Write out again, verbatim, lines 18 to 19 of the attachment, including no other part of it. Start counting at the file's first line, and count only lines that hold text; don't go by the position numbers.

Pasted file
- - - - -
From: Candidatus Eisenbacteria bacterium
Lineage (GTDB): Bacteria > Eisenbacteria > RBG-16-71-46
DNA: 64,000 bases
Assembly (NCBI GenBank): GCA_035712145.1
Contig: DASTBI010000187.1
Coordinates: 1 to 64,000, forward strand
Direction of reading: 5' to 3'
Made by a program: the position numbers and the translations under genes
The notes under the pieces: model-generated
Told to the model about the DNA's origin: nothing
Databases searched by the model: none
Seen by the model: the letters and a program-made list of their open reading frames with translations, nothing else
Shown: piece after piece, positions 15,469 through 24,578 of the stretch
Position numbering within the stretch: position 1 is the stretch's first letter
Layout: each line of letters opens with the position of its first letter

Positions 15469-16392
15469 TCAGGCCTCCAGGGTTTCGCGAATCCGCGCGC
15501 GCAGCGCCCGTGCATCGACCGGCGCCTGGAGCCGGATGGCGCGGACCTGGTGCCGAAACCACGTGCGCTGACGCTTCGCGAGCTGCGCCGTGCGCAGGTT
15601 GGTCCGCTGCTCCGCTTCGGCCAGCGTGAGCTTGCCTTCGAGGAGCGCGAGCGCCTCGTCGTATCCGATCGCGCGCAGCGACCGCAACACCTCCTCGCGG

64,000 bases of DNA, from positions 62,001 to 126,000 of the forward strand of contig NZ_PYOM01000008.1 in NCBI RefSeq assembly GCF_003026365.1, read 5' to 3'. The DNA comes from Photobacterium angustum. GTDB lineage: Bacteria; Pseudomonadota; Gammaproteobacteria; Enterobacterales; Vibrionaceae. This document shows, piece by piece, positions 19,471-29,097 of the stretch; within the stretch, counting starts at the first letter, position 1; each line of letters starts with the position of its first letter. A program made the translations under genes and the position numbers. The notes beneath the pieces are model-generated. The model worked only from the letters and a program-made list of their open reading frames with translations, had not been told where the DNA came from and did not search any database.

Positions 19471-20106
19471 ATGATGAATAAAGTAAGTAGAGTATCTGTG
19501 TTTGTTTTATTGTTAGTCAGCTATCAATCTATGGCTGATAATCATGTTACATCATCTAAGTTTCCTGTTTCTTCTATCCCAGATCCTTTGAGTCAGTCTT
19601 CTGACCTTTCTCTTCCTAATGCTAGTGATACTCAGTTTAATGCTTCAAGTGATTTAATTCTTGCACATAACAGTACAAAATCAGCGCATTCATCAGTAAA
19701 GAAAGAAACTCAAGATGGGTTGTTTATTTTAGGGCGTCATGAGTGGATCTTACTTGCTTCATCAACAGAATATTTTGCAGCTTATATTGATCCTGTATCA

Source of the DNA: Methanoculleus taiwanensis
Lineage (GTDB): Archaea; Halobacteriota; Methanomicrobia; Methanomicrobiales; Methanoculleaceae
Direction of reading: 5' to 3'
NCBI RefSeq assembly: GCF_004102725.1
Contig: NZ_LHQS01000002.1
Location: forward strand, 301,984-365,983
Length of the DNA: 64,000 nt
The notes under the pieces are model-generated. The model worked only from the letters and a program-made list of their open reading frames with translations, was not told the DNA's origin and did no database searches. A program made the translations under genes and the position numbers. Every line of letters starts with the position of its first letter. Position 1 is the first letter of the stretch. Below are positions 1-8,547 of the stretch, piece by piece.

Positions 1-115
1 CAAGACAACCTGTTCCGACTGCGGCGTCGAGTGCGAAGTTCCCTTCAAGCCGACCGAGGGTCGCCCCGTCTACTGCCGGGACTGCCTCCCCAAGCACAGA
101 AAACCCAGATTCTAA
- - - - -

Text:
15501 GCAGCGCCCGTGCATCGACCGGCGCCTGGAGCCGGATGGCGCGGACCTGGTGCCGAAACCACGTGCGCTGACGCTTCGCGAGCTGCGCCGTGCGCAGGTT
15601 GGTCCGCTGCTCCGCTTCGGCCAGCGTGAGCTTGCCTTCGAGGAGCGCGAGCGCCTCGTCGTATCCGATCGCGCGCAGCGACCGCAACACCTCCTCGCGG